An optical low coherence interferometer was built and used to characterize the optical performance of planar arrayed-waveguide grating (AWG) devices. The phase error and amplitude distributions of individual waveguides in an AWG were extracted by sectioning individual interferograms from the low coherence interferometer. Using a large amount of oversampling to improve signal-to-noise in combination with Hilbert transformation method, phase errors of less than λ/300 in our AWG’s were achieved and correlated to fabrication variations from the waveguide device design. This was subsequently used to improve the performance of our devices. In addition, the group delay (GD) and chromatic dispersion (CD) were also derived from the measured phase error using a Fourier transform method. The derived GD and CD matched well with those directly measured from commercial chromatic dispersion equipment based on the phase modulation method. The relationship between the phase and amplitude errors with different frequencies and the variation of GD or CD will be discussed.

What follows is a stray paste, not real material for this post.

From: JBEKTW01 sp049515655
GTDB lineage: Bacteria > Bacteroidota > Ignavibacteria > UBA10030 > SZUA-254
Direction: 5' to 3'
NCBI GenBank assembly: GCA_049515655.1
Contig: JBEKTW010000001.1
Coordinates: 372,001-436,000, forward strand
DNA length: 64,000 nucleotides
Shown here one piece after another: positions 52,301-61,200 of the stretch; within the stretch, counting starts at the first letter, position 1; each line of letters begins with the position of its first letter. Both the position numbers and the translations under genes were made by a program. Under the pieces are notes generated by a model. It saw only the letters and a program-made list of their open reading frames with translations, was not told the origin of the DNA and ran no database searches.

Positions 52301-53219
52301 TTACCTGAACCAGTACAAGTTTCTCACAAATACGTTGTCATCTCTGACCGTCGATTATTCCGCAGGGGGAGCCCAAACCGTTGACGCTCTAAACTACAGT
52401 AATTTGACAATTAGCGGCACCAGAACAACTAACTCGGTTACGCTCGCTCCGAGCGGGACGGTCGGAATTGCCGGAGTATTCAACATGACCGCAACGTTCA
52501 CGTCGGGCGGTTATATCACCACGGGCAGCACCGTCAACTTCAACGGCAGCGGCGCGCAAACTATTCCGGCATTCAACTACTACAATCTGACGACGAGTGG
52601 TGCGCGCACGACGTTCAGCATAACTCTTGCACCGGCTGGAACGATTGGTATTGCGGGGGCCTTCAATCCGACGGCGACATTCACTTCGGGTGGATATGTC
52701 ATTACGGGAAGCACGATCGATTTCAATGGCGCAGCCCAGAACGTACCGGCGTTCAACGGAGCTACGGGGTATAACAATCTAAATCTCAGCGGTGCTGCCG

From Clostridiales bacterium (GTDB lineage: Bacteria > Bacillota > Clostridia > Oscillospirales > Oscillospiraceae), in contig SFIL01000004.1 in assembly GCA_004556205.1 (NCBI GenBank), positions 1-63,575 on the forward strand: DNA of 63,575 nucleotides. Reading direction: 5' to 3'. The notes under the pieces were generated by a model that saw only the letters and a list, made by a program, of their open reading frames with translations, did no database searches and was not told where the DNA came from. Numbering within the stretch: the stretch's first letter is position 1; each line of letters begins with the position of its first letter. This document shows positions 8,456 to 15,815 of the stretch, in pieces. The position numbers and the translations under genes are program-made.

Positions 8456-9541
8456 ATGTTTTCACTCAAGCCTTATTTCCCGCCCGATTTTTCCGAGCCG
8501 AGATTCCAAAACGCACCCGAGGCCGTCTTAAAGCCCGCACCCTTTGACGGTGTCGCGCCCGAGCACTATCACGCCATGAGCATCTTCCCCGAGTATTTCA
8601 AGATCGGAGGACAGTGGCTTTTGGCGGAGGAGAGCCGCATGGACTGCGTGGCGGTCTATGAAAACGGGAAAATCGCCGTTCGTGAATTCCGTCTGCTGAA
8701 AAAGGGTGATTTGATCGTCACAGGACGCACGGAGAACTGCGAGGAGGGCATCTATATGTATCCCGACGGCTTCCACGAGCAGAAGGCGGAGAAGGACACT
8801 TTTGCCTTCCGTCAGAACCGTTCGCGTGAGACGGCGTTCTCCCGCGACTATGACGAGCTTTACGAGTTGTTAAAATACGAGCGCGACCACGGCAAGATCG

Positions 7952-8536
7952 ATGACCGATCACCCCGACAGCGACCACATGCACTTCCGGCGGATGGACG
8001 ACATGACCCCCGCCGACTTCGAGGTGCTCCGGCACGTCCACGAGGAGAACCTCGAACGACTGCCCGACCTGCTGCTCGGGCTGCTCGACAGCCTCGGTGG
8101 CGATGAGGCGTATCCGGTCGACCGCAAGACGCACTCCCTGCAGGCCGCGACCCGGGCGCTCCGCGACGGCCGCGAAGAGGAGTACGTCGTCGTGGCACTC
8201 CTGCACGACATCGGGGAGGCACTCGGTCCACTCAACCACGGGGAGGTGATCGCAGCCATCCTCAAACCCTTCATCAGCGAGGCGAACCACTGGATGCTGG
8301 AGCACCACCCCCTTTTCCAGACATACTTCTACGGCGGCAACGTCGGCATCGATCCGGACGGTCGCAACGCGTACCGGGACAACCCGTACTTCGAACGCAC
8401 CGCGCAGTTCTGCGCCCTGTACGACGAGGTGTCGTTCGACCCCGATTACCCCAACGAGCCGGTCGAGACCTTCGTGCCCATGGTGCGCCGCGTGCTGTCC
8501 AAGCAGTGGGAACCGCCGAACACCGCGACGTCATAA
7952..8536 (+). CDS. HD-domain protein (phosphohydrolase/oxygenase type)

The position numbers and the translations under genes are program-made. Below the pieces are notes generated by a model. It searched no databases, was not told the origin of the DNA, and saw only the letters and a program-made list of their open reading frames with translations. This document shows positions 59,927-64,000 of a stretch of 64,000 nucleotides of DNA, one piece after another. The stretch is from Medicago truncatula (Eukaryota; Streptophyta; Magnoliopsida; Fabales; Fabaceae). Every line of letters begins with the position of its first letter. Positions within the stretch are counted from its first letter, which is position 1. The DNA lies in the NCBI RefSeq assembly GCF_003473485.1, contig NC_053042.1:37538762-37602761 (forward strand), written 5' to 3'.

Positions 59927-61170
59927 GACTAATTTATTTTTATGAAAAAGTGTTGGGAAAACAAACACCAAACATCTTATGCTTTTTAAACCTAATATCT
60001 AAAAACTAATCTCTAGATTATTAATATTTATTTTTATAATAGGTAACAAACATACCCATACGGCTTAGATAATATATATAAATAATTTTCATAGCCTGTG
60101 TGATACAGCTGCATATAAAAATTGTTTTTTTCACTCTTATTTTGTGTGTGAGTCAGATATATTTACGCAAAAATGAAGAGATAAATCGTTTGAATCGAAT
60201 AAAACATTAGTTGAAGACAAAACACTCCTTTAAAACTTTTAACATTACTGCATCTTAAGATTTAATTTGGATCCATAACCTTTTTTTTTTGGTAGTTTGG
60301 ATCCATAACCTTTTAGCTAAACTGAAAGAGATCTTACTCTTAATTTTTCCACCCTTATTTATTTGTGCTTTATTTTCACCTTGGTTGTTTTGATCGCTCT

We first report an optical image processing technique using acousto-optic Bragg diffraction. Instead of using frequency-plane filters, we demonstrate experimentally the programmable filter characteristic of the acousto-optic cell by changing the peak phase delay (alpha) . High- pass and low-pass filtering can exist simultaneously in different diffracted orders. Furthermore, we demonstrate the use of an acousto-optic device in modeling controllable partically incoherent illumination of phase gratings, or the propagation of images through a random medium with a given power density spectrum.